Turkish graft probe claims cannot be added to Zarrab indictment, lawyer asserts
NEW YORKThe lawyer of Reza Zarrab, an Iranian-born Turkish businessman who was arrested in Miami in March for attempting to evade U.S. sanctions on Iran, has objected to the inclusion of Turkish graft probe claims in the indictment against his client, accusing prosecutors of using “the most prejudicial information available.”
U.S. Attorney Preet Bharara previously said Zarrab, 32, should not receive bail, citing the summary of proceedings of the investigation that was launched on Dec. 17, 2013, in Turkey, which targeted the government’s senior members.
Zarrab’s lawyer, Benjamin Brafman, submitted a 55-page additional petition to the court on May 31, saying the Dec. 17, 2013, claims should not be involved in the case.
Zarrab was accused of paying massive bribes to senior government figures in a scheme that allegedly involved ministers in Turkey. The December 2013 corruption cases targeted figures close to the government and resulted in lasting enmity between the Justice and Development Party (AKP) government and the movement of Islamic scholar Fethullah Gülen, as prosecutors close to the movement were said to have launched the probe.
Noting that Zarrab did not lie about his assets in his first interrogation in Miami, Brafman said his client’s testimony was taken in English, despite the fact that he asked for a translator.
Brafman also claimed that the prosecutor’s office did not convey the laws properly to Zarrab.
Zarrab’s lawyer recently demanded in a 22-page document that his client be given house arrest on 50 million dollars’ bail, 10 million of which would be in cash.
Bharara previously said Zarrab has “significant incentive and ability to flee” due to his substantial family and business contacts abroad, adding that he had passports from three countries, enabling him to easily travel to countries from which he could not be extradited.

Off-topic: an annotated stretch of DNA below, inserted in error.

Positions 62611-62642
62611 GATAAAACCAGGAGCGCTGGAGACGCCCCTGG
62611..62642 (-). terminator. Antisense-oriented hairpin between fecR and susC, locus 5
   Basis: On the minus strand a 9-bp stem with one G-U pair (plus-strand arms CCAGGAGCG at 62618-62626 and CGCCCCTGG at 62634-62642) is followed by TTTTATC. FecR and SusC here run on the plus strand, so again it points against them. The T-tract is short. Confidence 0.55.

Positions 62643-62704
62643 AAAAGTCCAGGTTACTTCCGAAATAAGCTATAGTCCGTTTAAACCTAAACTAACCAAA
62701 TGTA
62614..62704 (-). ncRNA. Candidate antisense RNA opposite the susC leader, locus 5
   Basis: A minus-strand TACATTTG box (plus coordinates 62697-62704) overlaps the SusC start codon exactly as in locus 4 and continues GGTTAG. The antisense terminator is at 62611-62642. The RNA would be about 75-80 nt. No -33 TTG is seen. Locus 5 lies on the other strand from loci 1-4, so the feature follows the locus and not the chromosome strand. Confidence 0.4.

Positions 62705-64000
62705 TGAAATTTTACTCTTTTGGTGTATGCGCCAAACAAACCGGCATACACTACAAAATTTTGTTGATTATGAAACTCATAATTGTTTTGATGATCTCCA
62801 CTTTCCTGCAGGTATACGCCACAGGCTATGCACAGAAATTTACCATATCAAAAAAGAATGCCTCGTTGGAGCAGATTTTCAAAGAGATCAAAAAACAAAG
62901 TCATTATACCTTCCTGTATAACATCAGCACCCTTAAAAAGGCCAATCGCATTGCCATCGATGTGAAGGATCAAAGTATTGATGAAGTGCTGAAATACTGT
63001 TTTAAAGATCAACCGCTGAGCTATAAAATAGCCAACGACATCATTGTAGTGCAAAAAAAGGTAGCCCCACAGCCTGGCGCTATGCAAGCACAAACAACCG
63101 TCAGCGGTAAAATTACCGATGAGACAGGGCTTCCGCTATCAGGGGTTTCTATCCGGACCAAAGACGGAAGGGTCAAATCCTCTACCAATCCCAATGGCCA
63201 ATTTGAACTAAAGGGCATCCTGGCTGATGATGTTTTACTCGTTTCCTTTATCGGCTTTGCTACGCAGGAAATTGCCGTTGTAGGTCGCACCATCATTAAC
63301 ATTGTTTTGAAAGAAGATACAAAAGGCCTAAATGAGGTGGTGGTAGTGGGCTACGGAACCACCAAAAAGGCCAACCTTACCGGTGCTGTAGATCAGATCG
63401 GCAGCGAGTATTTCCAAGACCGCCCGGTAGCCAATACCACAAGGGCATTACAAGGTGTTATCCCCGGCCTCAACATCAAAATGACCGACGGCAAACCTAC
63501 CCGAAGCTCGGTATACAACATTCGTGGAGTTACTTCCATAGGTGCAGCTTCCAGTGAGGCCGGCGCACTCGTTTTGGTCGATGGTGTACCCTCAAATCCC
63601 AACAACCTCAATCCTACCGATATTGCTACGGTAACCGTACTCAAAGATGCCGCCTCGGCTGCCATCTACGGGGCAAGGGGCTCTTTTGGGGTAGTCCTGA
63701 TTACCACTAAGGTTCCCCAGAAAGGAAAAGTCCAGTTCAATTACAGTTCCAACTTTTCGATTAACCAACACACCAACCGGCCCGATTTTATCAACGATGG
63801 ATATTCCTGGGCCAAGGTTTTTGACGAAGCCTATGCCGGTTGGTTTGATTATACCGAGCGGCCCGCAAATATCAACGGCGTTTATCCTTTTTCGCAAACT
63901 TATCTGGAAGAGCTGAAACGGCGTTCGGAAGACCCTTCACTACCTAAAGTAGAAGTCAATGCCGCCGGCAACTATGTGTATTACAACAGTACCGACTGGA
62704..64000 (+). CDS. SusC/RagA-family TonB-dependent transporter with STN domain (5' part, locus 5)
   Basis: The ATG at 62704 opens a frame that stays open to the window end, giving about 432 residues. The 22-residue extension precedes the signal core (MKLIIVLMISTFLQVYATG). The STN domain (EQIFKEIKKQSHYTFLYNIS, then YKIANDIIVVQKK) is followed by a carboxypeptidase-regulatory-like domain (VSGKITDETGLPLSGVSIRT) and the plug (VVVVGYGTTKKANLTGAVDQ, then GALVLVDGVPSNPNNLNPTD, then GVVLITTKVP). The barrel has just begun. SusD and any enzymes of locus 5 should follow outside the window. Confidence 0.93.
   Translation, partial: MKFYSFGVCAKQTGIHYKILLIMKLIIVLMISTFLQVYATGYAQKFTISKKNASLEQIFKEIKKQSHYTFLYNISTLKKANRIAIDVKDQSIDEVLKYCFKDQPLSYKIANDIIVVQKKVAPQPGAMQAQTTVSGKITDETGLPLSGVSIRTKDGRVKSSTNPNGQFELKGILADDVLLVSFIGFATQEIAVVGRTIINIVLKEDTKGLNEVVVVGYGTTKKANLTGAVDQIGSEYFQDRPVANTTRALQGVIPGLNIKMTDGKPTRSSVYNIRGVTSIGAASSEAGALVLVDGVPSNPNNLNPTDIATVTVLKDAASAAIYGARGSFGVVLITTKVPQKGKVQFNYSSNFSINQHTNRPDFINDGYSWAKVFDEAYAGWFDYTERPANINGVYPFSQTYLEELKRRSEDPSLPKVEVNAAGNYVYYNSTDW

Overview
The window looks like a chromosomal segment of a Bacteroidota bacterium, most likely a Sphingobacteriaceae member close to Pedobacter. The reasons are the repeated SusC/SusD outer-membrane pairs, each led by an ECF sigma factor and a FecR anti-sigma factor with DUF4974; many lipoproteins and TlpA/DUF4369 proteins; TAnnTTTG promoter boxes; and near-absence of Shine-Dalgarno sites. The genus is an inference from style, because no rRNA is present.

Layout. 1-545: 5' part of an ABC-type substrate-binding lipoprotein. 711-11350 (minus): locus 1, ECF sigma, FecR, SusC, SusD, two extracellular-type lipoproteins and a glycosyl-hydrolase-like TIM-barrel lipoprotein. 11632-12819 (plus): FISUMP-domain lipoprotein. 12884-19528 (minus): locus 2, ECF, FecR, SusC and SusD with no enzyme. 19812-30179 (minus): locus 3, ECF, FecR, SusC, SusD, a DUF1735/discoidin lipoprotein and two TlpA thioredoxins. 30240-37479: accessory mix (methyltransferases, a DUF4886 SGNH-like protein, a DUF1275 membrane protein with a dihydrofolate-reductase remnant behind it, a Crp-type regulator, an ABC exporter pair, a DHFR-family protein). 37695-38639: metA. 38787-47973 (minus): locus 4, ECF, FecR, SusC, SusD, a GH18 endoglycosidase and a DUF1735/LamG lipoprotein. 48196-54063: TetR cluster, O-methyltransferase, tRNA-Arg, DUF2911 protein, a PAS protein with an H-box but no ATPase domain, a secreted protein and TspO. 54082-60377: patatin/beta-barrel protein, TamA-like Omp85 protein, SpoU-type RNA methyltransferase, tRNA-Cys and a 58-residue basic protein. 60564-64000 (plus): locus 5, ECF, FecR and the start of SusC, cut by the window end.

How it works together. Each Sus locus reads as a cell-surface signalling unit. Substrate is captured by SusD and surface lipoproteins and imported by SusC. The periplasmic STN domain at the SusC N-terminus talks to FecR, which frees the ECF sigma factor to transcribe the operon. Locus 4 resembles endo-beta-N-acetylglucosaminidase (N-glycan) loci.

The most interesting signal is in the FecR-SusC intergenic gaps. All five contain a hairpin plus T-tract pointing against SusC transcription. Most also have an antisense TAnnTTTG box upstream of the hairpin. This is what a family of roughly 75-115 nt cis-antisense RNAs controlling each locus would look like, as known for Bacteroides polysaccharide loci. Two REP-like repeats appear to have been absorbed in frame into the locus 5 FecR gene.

Zarrab not only holds Iranian and Turkish passports, but also a Macedonian passport, the aforementioned document revealed. Brafman added in the additional petition that Zarrab was not asked about the number of passports he holds.
He also said prosecutors had used the most prejudicial information available “in an unfortunate and shameless attempt” to win a bail fight.
“Simply put, Mr. Zarrab is not a terrorist,” Brafman said. “This case is very defensible and even now, hanging by a jurisdictional thread. There is no incentive to flee a case that is defensible.”
Zarrab wants to clear his name, Brafman said, while also revealing part of his strategy to fight the case, calling it “an outlier.”
“The government has never charged anything like it,” he said, adding there were complex and novel legal issues that the judge would have to consider before the case proceeds.
For instance, he said, the indictment alleges that Zarrab, a non-U.S. citizen living in another country, violated U.S. sanctions by using non-U.S. companies to instruct non-U.S. banks to send U.S. dollars to other non-U.S. banks for the benefit of other foreigners. He said the U.S. would only have jurisdiction if U.S. banks were used.
“This is an extraordinary assertion of jurisdiction over an individual non-U.S. businessperson,” he said.
Meanwhile, Bharara appealed to the court for permission to submit new documents in the case after Brafman’s submission of the document.
Bharara asked to be given permission to submit the documents by 2 p.m. local time on June 1.